In today’s culture of death, when evil men persecute Christians and sin remains deeply woven into society’s fabric, consider David’s pleas and praise in Psalm 54.
As he so often does, David begins the psalm by begging God to hear his prayer:
O God, save me by your name,
and vindicate me by your might.
O God, hear my prayer;
give ear to the words of my mouth (Psalm 54:1-2, ESV)
He then states the reason he cries to God.
For strangers have risen against me;
ruthless men seek my life;
they do not set God before themselves (verse 3, ESV).
Christians today all over the world and in our own country are beset by ruthless men and strangers who rise up against them. These enemies have no regard for the God who made them and created all things. They do not look to God or follow his commands.
But believers acknowledge their dependence on the Lord and his sustaining power.
Behold, God is my helper;
the Lord is the upholder of my life.
He will return the evil to my enemies;
in your faithfulness put an end to them (verses 4-5, ESV).
Christians realize they can do nothing without God equipping them. He upholds us physically through each breath and heartbeat, emotionally through each trauma and grief, and spiritually through each perplexity and doubt.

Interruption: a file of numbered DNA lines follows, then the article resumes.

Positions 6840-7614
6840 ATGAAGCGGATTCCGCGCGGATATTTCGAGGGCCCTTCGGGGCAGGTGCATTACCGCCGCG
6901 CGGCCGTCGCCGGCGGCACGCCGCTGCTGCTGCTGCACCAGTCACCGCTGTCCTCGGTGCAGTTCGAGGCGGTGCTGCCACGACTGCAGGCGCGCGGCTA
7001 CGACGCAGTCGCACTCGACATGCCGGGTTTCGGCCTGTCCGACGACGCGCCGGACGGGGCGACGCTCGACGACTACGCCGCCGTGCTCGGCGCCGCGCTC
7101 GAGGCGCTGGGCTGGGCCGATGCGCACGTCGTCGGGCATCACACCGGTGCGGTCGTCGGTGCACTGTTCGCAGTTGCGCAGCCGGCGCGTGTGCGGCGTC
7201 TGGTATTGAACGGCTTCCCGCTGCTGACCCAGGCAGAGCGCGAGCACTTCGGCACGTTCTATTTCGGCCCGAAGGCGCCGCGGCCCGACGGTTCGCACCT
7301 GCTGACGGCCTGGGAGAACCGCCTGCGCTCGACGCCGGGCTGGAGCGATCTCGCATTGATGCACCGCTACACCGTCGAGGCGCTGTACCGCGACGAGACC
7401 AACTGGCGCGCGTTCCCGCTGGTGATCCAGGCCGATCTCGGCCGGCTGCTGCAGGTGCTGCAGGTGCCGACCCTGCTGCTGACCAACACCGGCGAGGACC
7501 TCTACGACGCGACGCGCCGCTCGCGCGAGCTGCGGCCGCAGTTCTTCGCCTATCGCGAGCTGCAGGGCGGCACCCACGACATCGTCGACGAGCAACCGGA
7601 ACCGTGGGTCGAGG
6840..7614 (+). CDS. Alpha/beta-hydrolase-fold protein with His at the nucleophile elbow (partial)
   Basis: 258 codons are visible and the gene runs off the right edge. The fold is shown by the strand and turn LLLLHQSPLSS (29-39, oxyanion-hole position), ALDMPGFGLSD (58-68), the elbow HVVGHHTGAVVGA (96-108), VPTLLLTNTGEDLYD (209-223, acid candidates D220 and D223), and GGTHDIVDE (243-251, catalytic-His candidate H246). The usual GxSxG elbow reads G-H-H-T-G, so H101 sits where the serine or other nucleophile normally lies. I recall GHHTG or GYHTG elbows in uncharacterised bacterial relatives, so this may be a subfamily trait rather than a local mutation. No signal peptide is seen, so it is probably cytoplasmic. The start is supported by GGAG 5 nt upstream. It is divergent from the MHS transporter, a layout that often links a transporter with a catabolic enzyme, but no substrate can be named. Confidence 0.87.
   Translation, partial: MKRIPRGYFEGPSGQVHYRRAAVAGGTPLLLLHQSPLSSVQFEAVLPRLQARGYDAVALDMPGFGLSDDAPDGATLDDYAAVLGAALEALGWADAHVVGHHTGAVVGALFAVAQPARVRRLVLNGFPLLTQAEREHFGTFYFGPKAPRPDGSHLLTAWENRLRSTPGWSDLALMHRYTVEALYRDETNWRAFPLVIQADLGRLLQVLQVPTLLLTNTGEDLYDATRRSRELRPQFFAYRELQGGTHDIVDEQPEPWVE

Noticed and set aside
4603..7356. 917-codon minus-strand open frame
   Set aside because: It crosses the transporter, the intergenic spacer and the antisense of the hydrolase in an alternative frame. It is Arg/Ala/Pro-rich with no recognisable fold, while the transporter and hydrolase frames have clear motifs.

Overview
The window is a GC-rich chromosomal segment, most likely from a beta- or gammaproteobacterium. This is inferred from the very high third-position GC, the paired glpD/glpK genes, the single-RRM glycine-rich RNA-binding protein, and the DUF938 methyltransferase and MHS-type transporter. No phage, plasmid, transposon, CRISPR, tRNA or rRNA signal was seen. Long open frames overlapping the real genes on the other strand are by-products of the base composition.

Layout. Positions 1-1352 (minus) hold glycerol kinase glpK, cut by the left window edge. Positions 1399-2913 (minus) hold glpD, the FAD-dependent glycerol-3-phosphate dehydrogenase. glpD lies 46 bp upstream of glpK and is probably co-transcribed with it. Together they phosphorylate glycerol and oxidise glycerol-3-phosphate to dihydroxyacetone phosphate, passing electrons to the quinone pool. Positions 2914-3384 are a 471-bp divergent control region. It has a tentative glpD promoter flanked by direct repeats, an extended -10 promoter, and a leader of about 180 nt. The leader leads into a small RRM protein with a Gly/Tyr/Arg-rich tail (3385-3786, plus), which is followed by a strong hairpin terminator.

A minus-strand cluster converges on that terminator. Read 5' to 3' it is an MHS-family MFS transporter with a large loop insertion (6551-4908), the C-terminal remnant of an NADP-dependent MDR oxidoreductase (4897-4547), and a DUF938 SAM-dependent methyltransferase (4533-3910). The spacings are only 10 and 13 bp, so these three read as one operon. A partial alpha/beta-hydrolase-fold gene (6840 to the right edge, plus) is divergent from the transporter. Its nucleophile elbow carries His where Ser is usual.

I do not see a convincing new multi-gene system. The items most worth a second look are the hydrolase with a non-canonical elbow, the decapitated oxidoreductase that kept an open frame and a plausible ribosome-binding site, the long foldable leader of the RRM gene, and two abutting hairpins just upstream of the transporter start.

And he does not allow evil to triumph ultimately. He will put an end to the enemies of Christians, who are also his enemies.
When we see this happen, we can praise God. We may praise him as individuals, but we encourage other believers when we share accounts of God’s deliverance. And our appropriate response is a thankful spirit in corporate worship.
With a freewill offering I will sacrifice to you;
I will give thanks to your name, O Lord, for it is good.
For he has delivered me from every trouble,
and my eye has looked in triumph on my enemies (verses 6-7, ESV).
David frequently reviewed the many ways God had delivered him in the past. He wrote these words long before his final cold and weak days, while he still fought and sang with youthful vigor. In fact, he wrote this while fleeing for his life from Saul. Despite the present danger, David considered that God had already delivered him from every trouble.
The Psalms often convey God’s deliverance as if it’s already accomplished. How would it change your outlook if you ended each prayer by confessing God’s resolution of your problem?
We may not always see the resolution to every problem or persecution in this life, but from God’s infinite perspective it’s already a done deal. Praise his name!